ALLERGY, RESPIRATORY
Overweight Moms More Likely to Have Asthmatic Kids
Traffic, Dust Linked to Asthma in Kids
Obesity May Raise Kids' Allergy Risk
ALTERNATIVE MEDICINE
Health Tip: Anticipating Acupuncture
Holistic Treatment for Candida Infection
Meditation, Yoga Might Switch Off Stress Genes
ANIMAL CARE
Beware of Dog Bites
Separation Anxiety, Canine-Style
Animals Respond to Acupuncture's Healing Touch
BONES & JOINTS
Stem Cells Might Treat Tough Fractures
Soccer's a Winner for Building Bone Health in Girls
Chronic Low Back Pain Is on the Rise
CANCER
No Verdict Yet on Grape Seed Extract vs. Breast Cancer
Adding Garlic Might Cut Cancer Risk
Healthy Behaviors Slow Functional Decline After Cancer
CAREGIVING
TV Watching Doesn't Fast-Track Baby's Skills
Late-Life Fatherhood May Lower Child's Intelligence
Hospital Volume Imperfect Gauge of Cancer Surgery Outcomes
CIRCULATORY SYSTEM
Exercise May Blunt Salt's Effect on Hypertension
Potassium-Rich Foods May Cut Stroke, Heart Disease Risk
Tai Chi and Qigong Offer Many Health Benefits: Review
COSMETIC
Wrinkle Fillers Need Better Label Warnings: FDA Panel
Study Evaluates Laser Therapies for Hair Removal
Health Tip: After Liposuction
DENTAL, ORAL
Gummy Bears Join Cavity Fight
Sports Drinks May Be Tough on Teeth
Holistic Dentistry-My View
DIABETES
Vitamin K Slows Insulin Resistance in Older Men
Exercise Protects Black Women From Type 2 Diabetes
Patients' Photos Help Boost Radiologists' Accuracy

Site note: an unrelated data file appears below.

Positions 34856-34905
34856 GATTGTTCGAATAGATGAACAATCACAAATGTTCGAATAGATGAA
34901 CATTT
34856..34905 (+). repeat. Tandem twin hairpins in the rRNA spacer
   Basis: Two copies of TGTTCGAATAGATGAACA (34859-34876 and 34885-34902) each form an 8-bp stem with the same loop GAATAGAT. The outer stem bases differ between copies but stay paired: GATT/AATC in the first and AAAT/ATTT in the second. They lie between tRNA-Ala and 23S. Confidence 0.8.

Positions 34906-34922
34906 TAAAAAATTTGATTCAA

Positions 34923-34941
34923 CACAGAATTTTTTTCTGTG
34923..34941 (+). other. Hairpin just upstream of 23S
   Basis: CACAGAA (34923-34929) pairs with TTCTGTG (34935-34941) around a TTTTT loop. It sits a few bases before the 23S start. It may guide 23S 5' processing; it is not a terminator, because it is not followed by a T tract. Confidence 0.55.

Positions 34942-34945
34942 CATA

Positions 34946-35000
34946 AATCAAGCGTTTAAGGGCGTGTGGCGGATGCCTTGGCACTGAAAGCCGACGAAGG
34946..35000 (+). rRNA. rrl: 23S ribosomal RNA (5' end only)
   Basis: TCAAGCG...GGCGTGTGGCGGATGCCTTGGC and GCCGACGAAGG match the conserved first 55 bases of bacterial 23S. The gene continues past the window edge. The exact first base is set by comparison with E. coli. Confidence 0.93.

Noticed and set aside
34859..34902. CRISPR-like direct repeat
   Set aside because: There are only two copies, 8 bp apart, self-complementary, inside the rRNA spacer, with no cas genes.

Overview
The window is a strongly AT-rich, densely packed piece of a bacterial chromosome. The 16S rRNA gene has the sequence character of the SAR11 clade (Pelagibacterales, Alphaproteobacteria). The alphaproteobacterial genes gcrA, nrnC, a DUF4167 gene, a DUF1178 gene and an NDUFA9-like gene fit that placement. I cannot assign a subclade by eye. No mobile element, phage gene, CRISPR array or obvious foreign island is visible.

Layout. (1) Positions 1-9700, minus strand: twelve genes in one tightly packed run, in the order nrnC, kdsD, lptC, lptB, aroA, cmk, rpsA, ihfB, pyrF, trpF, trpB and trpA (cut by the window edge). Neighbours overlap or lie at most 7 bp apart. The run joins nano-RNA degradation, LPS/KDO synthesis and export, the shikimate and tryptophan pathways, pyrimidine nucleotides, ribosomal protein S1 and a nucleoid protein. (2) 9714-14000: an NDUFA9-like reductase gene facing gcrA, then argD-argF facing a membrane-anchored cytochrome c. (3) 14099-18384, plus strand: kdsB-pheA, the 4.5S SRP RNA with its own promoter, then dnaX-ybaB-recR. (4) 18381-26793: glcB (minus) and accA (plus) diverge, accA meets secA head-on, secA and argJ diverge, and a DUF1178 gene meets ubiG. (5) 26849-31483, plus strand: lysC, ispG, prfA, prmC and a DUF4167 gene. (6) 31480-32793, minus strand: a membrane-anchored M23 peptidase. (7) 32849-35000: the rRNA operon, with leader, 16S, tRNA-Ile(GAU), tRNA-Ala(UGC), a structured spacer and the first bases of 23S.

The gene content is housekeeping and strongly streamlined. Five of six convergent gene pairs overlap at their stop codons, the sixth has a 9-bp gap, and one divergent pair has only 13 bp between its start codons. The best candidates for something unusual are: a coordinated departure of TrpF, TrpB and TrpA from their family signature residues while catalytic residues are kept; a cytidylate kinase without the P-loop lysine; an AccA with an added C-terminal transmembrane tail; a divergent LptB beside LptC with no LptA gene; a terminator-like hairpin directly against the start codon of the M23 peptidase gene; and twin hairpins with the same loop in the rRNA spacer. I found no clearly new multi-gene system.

DIET, NUTRITION
Mediterranean Diet Plus Exercise Lowers Alzheimer's Risk
Adults Need To Get Thier Food Facts Straight
Omega-3 May Reduce Endometriosis Risk
DISABILITIES
Could Your Cell Phone Help Shield You From Alzheimer's?
Review Finds Marijuana May Help MS Patients
ENVIRONMENTAL HEALTH
Plastics Chemical Tied to Aggression in Young Girls
Global Warming May Bring More Respiratory Woes
Household Chemicals May Affect Cholesterol Levels
EYE CARE, VISION
Green Tea May Ward Off Eye Disease
Poor Night Vision May Predict Age-Related Eye Disease
Impotence Drugs Don't Harm Vision: Study
FITNESS
You Can Get Great Exercise In The Garden
Fliers Can Keep Blood Clots at Bay
Go To Work But Skip The Car
GASTROINTESTINAL PROBLEMS
HRT Use Raises Risk of Stomach Trouble
New Yogurt May Ease Stomach Ulcers
Olive Oil May Protect Against Bowel Disease
GENERAL HEALTH
Retail Clinics Attracting Those Without Regular Doctors
Health Gains From Lowered Smoking Rates in Jeopardy
Varicose Veins May Mask Larger Problem
HEAD & NECK
Ski Helmets Encouraged for All
Zen May Thicken Brain, Thwart Pain
Many Children Will Outgrow Headaches
HEALTH & TECHNOLOGY
Airport Full Body Scanners Pose No Health Threat: Experts
'Cell Phone Elbow' -- A New Ill for the Wired Age
Using Light Therapy to Silence Harmful Brain Activity
HEARING
Summer Sounds Can Lead to Hearing Loss
Noise Hurts Men's Hearing More, Study Shows
HEART & CARDIOVASCULAR
Research Shows Genetic Activity of Antioxidants
Heart Disease May Be Prevented By Taking Fish Oils, Study Shows
Small Cuts in Salt Intake Spur Big Drops in Heart Trouble
INFECTIOUS DISEASE
Dry Weather Boosts Odds of Flu Outbreaks
Hand Washing 10 Times a Day May Help Keep Flu Away
Swine Flu Now Reported in All 50 States
INFERTILITY
Obesity May Affect Fertility in Young Womene
KID'S HEALTH
Many Children Will Outgrow Headaches
Music May Temper Pain in Preemies
Protect Your Kids From Swine Flu While at Camp
MEN'S HEALTH
Physical Activity May Prolong Survival After Colon Cancer
Soy Linked to Low Sperm Count
Vigorous Exercise Cuts Stroke Risk for Men, Not Women
MENTAL HEALTH